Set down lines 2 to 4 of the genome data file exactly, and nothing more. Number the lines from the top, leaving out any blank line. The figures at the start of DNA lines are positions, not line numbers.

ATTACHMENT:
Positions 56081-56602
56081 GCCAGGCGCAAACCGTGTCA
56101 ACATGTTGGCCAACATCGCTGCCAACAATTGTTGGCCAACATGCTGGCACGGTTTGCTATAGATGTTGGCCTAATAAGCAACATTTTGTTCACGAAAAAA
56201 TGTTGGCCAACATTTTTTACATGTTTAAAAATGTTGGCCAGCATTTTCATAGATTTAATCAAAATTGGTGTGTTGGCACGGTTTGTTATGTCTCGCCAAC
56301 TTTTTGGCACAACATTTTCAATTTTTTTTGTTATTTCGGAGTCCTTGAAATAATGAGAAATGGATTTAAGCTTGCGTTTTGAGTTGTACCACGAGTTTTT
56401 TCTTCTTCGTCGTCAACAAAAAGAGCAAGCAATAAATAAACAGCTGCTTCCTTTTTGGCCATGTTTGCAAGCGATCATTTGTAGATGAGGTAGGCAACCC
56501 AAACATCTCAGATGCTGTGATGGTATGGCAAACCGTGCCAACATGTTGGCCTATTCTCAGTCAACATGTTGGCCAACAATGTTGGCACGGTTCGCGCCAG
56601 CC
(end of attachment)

56081 GCCAGGCGCAAACCGTGTCA
56101 ACATGTTGGCCAACATCGCTGCCAACAATTGTTGGCCAACATGCTGGCACGGTTTGCTATAGATGTTGGCCTAATAAGCAACATTTTGTTCACGAAAAAA
56201 TGTTGGCCAACATTTTTTACATGTTTAAAAATGTTGGCCAGCATTTTCATAGATTTAATCAAAATTGGTGTGTTGGCACGGTTTGTTATGTCTCGCCAAC